Mother resented being required to have a picture ID in order to vote, a common tactic in southern states to minimize black votes, because it meant that she, who didn't drive, had to be transported to the local DPS and stand in a long line to get certified. This was especially ironic considering that she and Dad, having migrated down from Ohio, were some of the few original Republicans in Waco. The rest of them were former Democrats who'd turned their coats when Lyndon Johnson made integration a keystone of his presidency.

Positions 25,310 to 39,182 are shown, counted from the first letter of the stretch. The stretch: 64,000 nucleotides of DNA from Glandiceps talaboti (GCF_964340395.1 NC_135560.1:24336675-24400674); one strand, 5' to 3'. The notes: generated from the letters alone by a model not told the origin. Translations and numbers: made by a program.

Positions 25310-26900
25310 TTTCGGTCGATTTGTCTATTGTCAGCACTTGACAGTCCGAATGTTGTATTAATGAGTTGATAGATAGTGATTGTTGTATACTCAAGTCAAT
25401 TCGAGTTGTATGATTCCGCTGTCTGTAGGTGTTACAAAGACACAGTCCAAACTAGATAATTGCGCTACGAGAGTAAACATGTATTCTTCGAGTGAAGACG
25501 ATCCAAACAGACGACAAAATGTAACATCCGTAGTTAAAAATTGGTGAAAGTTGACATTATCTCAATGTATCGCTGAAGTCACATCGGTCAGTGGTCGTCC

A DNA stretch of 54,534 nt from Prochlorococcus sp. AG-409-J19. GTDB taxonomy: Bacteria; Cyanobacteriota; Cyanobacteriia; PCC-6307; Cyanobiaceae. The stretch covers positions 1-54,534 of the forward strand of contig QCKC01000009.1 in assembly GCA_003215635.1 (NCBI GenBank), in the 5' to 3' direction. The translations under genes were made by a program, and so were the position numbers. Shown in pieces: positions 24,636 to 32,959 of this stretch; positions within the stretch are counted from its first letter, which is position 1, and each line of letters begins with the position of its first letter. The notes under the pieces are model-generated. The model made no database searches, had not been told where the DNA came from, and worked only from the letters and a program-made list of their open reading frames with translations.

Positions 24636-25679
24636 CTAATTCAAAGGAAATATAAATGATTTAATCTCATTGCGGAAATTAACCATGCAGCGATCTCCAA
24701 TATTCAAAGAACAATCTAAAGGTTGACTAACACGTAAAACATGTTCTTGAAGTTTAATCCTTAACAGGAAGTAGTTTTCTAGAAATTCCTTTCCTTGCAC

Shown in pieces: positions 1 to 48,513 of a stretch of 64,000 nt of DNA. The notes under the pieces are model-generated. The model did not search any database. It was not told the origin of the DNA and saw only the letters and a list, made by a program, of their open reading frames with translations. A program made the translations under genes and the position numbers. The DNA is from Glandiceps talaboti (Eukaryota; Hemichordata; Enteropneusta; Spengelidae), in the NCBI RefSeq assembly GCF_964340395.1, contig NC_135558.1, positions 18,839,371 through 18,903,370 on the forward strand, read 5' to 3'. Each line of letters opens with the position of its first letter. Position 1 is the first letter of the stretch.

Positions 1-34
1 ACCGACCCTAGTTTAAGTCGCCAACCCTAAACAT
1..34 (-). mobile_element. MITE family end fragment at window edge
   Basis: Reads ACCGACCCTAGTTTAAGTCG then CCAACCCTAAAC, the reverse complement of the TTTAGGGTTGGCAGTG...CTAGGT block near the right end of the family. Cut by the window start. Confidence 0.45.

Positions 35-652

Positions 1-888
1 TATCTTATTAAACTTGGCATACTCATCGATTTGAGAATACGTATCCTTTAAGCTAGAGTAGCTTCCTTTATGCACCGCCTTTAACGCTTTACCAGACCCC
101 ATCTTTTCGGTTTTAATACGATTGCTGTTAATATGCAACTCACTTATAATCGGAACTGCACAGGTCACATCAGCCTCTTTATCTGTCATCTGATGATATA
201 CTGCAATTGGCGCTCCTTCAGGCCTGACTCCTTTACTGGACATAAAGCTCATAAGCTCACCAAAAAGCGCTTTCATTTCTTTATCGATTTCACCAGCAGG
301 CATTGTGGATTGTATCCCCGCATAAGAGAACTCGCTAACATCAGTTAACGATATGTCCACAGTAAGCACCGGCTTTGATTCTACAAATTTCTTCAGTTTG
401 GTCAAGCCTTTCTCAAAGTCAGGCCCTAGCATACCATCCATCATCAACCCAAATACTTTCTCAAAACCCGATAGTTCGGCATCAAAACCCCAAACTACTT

My parents dodged controversy, although they did have strong opinions that they expressed within the family. Fio thinks it was an immigrant thing--don't stand out, keep your head down, stay safe. An example--they lived in Waco, but Fiorella pounded a sign into their front yard when she was running for the school board in Austin, and three minutes after she got into the car to drive back home, Dad had pulled up the sign, saying the neighbors might think it was a For Sale sign.
"What will the neighbors think" was the family mantra. Fio heard it when she started swinging around the street light pole during a long, tiresome wait for a bus downtown (because Mother didn't drive). Singing in public was another no-no, but little did Mother know that Fiorella sang long and loud when she walked home after school every day (because Mother didn't drive).